#137 Sep/Oct 2004

NO Vote, NO Voice

Just how important is this year’s election? If you answered “very”… you’re right. But the reality is, every election is important, especially for low-income communities. While voter registration and turnout […]

Just how important is this year’s election? If you answered “very”… you’re right. But the reality is, every election is important, especially for low-income communities. While voter registration and turnout have steadily declined across the income spectrum, low-income communities consistently engage at a much lower rate than do higher-income communities. Because politicians more often respond to the people who put them into office, low voter participation means that the concerns of low-income communities generally end up at the bottom of the “to do” list.

In the 2000 election, only 38 percent of voters below the poverty line voted, compared to 62 percent of those earning more than $75,000. As organizations whose missions are to help build the health and wealth of our communities, one of the most important elements of our work must be to empower the voices of our communities. One way to do that is through voter registration (VR). Our efforts cannot be limited to only the “important” election years. VR must be ongoing and institutionalized in our work.

Anyone who wants proof of a voting community’s power should talk to Reverend Reginald Williams, the president and CEO of the Addicts Rehabilitation Center (ARC) in Harlem. He’ll tell them how voting has changed the Harlem community for the better. Twenty years ago, ARC recognized that communities with stronger voting blocks received better services and more resources than its Harlem community. It realized the only way to turn the tide was to increase voter participation in its own community.

Initially, ARC staff began registering people by incorporating VR into the intake process for their drug treatment program and housing facility. Though this strategy proved successful, they knew that they were reaching only a small portion of the community’s population. ARC pushed other community organizations to become engaged in registering residents to vote. Many of the groups they approached were apprehensive: they worried it would jeopardize their nonprofit status, and they feared reprisal from elected/government officials and funding cuts to their programs. In response to these fears, in the late 1980s ARC helped promote legislation that authorized local agencies to register voters in their communities. The New York City Charter created the Voter Assistance Commission in 1988 to work closely with local groups to develop community based voter registration initiatives and launch media campaigns about voter engagement in a number of languages.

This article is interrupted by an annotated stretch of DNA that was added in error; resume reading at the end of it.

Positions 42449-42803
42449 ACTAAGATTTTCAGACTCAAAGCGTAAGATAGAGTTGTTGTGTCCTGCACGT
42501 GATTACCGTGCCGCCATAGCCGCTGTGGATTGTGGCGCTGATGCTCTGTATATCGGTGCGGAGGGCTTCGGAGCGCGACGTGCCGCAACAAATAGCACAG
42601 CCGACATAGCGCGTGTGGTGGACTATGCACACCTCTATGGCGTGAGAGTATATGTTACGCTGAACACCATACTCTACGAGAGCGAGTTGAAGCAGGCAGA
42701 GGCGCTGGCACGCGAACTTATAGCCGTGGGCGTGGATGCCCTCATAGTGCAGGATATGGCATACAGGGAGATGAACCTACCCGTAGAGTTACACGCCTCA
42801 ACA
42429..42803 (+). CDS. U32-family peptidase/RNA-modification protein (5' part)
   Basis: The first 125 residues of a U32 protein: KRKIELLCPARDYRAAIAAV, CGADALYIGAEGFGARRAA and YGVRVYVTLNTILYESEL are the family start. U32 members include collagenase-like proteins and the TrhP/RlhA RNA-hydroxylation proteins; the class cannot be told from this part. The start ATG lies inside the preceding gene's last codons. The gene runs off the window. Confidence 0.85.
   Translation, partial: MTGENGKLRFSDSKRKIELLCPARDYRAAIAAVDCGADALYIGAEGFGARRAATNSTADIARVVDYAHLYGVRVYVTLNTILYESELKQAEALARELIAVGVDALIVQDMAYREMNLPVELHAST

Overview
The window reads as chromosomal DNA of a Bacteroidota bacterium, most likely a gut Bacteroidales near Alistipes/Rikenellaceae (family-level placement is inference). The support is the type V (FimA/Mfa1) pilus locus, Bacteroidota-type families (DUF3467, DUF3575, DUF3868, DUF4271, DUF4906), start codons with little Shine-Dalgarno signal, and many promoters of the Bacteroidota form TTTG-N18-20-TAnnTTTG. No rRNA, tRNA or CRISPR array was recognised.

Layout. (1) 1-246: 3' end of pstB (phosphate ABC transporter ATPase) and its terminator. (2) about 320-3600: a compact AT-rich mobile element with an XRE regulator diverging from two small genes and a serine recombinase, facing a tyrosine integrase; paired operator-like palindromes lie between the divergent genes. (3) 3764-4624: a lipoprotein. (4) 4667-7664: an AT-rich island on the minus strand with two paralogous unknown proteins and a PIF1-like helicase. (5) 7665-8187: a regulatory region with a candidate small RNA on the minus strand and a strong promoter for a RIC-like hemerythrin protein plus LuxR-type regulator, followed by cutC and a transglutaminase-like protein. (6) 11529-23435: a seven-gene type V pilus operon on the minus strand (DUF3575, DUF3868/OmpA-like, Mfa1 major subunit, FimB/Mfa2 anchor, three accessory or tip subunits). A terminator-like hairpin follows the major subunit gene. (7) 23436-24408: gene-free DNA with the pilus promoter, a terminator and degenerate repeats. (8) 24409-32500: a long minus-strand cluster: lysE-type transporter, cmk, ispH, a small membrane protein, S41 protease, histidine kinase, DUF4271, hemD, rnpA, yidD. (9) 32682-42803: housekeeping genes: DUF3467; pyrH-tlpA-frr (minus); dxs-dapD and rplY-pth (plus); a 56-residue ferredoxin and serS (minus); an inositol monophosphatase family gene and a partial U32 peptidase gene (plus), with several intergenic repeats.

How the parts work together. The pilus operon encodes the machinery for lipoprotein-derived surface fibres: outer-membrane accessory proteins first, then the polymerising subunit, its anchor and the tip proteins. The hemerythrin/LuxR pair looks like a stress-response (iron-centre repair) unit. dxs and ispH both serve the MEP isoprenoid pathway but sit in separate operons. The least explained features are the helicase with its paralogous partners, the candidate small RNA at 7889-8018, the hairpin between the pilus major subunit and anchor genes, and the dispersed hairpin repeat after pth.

Twenty years later, ARC now registers approximately 1,800 voters annually. Recently, staff members have begun focusing more of their efforts on the youth vote, registering 17- and 18-year-olds. And given the high number of ex-offenders in their community, they also have become involved in Drop the Rock – an effort to repeal the Rockefeller Act, which limits the ability of ex-offenders to regain their voting rights. In addition to registering treatment program participants and housing residents, ARC also posts VR signs prominently throughout its facilities and in the community. Staff members also work with local high schools to register eligible students and blanket the community with buttons that sport slogans like “My Vote Makes a Difference” and “We Vote. We Count. We Win.” They even host concerts as a way to have VR drives.

As each election day approaches, groups of volunteers canvass the neighborhood, targeting local supermarkets and subway stops, going door to door reminding people to vote, providing information on polling sites and times, and posting transportation contact information for people who may need rides to polling sites. ARC staff members often remind people that their vote does count. Reverend Williams has been known to tell people how the low-income housing tax credit program was passed by just one vote.

Bringing in Benefits
Typically, when candidates run for office, they target communities with large voting blocs. And after 20 years of voter registration efforts, not only are the NYC voter rolls filled with voters from the Harlem community, but voter turnout in Harlem has also increased dramatically. Every candidate who runs for an elected office in the city (even some who do not represent Harlem) comes to visit and speak to the community. To date, nearly 650 candidates have addressed Harlem residents. Community leaders have established a rule stipulating that the candidates who speak in the community must return in the “off” election season and continue to build relationships with community leaders.

Residents have taken a greater interest in community issues and have no problem calling their elected officials directly to address issues. (More importantly, their calls are answered!) Candidates have even found that they can call on an extensive bank of volunteers from Harlem, as residents have become more politically aware.